Travis Linane holds subterranean termite bait

Three San Jose Sites Test New Subterranean Termite Baiting Protocol

Thrasher Termite & Pest Control is partnering  with University of California Cooperative Extension in a new research study to evaluate subterranean termite bait systems over a two-year period. Subterranean termites are the most destructive species of termites active in Santa Clara County. A single subterranean termite colony may contain millions of hungry, destructive workers. Previous research showed that a typical residential lot often contains multiple unrelated colonies, each attacking the home from different locations. One common treatment method is a liquid perimeter treatment of the home with a pesticide formulated to kill termites. Baiting provides a different, more targeted approach to termite control.

The professional-grade subterranean termite bait systems being studied are all proven to work. This study looks at different aspects of the systems including the success of baiting at the time of installation, the time it takes for Western subterranean termites to find the bait, the number of distinct colonies in a location, and the speed of colony control. This study is being conducted by UC Cooperative Extension with several pest control partner companies. It is funded by California’s Structural Pest Control Board. Thrasher is participating in an evaluation of the Ensystex subterranean termite bait system.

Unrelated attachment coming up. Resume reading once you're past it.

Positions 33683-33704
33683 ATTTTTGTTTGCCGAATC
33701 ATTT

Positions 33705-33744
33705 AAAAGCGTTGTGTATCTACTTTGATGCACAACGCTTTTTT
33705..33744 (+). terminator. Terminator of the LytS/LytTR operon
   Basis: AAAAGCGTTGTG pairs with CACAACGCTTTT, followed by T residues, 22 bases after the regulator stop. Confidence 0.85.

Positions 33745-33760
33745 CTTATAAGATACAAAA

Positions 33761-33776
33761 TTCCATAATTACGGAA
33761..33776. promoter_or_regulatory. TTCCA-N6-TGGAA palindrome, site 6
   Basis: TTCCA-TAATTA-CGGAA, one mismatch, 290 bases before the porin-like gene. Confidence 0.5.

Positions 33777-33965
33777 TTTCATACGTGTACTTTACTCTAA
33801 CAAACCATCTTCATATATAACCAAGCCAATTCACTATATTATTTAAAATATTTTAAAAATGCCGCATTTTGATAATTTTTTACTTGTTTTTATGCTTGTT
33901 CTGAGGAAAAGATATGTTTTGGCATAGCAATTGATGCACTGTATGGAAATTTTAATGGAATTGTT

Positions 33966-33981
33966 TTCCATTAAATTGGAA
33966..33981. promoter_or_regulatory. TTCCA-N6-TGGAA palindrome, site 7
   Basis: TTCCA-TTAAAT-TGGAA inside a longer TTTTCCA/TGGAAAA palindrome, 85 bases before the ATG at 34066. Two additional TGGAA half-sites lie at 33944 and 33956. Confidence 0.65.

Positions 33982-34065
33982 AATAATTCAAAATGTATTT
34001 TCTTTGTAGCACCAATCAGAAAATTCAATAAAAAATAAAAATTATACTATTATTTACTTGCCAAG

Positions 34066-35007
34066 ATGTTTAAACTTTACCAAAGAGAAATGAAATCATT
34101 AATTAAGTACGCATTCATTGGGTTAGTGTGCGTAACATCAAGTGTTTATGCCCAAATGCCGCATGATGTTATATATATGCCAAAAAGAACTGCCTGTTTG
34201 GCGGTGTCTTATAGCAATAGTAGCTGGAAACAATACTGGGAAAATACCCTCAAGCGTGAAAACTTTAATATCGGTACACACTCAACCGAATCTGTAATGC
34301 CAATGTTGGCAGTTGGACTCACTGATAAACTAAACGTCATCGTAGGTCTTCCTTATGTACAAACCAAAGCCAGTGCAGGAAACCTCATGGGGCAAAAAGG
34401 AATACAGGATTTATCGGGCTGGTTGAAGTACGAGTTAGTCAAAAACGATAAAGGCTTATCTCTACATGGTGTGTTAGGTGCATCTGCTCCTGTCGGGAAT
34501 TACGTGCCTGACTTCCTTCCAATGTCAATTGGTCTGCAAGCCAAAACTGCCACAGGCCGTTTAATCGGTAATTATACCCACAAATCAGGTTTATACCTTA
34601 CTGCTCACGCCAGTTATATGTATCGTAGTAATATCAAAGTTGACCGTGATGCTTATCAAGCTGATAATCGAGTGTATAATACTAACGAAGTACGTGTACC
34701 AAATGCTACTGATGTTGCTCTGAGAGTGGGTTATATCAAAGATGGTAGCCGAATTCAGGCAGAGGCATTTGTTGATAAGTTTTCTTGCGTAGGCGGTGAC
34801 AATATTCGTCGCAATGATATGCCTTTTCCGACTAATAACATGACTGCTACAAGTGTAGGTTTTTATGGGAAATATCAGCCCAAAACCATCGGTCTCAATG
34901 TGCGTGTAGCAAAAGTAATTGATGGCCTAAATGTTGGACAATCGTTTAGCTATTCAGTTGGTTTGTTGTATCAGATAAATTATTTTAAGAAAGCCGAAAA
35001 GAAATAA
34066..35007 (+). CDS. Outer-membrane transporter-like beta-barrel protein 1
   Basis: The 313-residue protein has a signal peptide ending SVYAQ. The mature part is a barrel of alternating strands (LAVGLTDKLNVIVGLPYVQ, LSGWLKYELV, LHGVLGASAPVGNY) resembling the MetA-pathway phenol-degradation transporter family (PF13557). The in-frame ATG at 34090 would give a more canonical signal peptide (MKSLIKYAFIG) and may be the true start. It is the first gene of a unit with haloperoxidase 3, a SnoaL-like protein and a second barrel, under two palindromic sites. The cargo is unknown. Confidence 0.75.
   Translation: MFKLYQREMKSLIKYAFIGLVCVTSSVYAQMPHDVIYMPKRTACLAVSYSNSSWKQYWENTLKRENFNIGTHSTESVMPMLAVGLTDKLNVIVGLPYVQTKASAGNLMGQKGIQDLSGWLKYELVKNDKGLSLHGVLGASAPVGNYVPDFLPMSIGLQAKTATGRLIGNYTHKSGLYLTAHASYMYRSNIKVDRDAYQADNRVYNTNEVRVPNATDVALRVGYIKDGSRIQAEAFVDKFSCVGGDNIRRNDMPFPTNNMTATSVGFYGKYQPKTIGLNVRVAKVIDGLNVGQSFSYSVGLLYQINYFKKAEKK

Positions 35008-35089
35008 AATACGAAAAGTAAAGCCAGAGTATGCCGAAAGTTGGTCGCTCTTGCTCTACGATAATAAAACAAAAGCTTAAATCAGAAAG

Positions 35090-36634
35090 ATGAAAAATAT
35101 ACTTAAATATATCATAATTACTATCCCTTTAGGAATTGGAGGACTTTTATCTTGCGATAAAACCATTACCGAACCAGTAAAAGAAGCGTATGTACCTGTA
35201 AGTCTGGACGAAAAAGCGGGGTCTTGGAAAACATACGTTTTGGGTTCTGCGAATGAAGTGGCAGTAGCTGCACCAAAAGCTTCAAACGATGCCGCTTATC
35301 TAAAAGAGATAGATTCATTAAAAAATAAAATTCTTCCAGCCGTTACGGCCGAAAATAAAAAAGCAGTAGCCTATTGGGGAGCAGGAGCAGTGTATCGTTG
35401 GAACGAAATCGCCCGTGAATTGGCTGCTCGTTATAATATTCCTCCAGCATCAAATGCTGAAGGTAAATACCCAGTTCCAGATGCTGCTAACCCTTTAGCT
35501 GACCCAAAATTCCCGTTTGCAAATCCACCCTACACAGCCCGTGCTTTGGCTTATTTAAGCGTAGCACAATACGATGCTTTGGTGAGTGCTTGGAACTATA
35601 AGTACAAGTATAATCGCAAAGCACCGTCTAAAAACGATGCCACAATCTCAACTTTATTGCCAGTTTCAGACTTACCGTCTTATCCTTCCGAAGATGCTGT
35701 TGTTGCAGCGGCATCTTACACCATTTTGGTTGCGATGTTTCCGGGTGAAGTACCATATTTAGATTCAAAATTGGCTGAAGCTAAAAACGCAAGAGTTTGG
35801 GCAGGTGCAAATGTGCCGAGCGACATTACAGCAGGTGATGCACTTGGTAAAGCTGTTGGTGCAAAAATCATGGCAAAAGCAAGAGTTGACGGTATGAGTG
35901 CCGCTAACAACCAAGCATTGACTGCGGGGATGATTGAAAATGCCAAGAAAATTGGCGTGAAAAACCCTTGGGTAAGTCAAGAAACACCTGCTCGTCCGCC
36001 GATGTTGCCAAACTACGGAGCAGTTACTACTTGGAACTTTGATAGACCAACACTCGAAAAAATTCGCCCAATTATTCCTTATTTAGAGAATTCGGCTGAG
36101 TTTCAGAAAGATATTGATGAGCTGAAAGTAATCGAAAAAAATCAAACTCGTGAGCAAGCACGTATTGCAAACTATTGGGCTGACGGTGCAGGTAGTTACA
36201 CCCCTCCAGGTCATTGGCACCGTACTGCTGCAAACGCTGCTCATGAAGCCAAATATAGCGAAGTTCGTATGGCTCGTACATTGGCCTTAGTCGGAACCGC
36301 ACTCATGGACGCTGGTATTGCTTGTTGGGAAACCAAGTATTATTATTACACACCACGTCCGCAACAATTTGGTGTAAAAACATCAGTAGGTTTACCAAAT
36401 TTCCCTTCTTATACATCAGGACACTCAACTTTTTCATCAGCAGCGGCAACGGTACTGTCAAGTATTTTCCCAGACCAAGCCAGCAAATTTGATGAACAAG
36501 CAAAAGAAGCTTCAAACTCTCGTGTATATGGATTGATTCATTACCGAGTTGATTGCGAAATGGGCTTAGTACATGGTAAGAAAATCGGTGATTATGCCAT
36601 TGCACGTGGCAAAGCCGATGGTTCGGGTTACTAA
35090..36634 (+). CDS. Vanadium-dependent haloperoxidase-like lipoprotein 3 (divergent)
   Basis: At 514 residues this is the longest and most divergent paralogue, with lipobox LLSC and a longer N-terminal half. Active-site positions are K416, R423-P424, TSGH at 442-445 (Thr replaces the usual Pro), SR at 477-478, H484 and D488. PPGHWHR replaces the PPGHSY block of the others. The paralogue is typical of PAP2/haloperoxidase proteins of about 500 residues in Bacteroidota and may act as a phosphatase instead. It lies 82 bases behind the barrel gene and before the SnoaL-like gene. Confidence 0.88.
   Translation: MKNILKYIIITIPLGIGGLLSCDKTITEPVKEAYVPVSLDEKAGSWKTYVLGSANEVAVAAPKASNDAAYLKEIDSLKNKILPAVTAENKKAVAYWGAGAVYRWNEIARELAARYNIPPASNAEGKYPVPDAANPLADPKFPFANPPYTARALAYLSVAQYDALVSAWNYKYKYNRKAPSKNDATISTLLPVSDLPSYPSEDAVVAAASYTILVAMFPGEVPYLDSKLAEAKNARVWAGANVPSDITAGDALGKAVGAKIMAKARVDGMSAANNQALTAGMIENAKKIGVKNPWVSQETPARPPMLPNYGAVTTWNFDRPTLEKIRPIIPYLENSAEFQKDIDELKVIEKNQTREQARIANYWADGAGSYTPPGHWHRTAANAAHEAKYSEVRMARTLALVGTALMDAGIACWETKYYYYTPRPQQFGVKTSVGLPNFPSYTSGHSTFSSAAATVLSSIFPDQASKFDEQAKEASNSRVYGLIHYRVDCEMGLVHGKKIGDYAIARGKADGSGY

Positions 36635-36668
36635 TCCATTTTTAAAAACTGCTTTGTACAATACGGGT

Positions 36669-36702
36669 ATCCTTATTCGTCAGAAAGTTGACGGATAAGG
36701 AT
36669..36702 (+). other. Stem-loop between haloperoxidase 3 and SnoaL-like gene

Three San Jose property owners volunteered their homes as field sites for Thrasher Termite & Pest Control and UC Cooperative Extension. Subterranean termites were found within four feet of each of these homes, putting them at risk for infestation and damage. Subterranean termite bait systems were installed around each of the homes and will be monitored for the next two years. For purposes of confidentiality we can’t name these volunteers, but we truly appreciate their willingness to advance the science of termite baiting.

Subterranean termite bait system study team

Subterranean termite bait system study team. [Lower left: Andrew Sutherland, Ph.D, BCE, SF Bay Area IPM Advisor, UCCE; Casey Hubble-Wirgler, Staff Research Associate, UCCE. Kneeling: Matt Faulconer, Technical Representative, Ensystex, Inc.; Mike Perez, Applicator, Thrasher Termite & Pest Control. Standing L-R: Travis Linane, Termite Inspector; Miguel Magana, Pest Control Field Representative; Miguel Torres, Senior Termite Inspector, Thrasher Termite & Pest Control.]

What is Subterranean Termite Baiting?

Subterranean termites live underground in large colonies with queens, workers, and soldiers. They have one food source: dead wood. They do not differentiate between an old stump and the wood framing of your home. Termite bait is made from a woody substance and an active ingredient. It is VERY tasty to termites. Because worker termites share food with other members of the colony, including the queen, the active ingredient will make its way through the colony. The active ingredient in termite baits prevent completion of molting, an essential process for a termite that involves shedding its exoskeleton and growing a new exoskeleton. When proper molting is inhibited the termite dies.

Subterranean termite bait is low in toxicity to humans and other mammals because we don’t have exoskeletons. Another creature without an exoskeleton is the salamander! On our very first inspection of the bait stations post installation, we found three California slender salamanders happily living inside a bait station. It was great to see this sensitive animal so at home.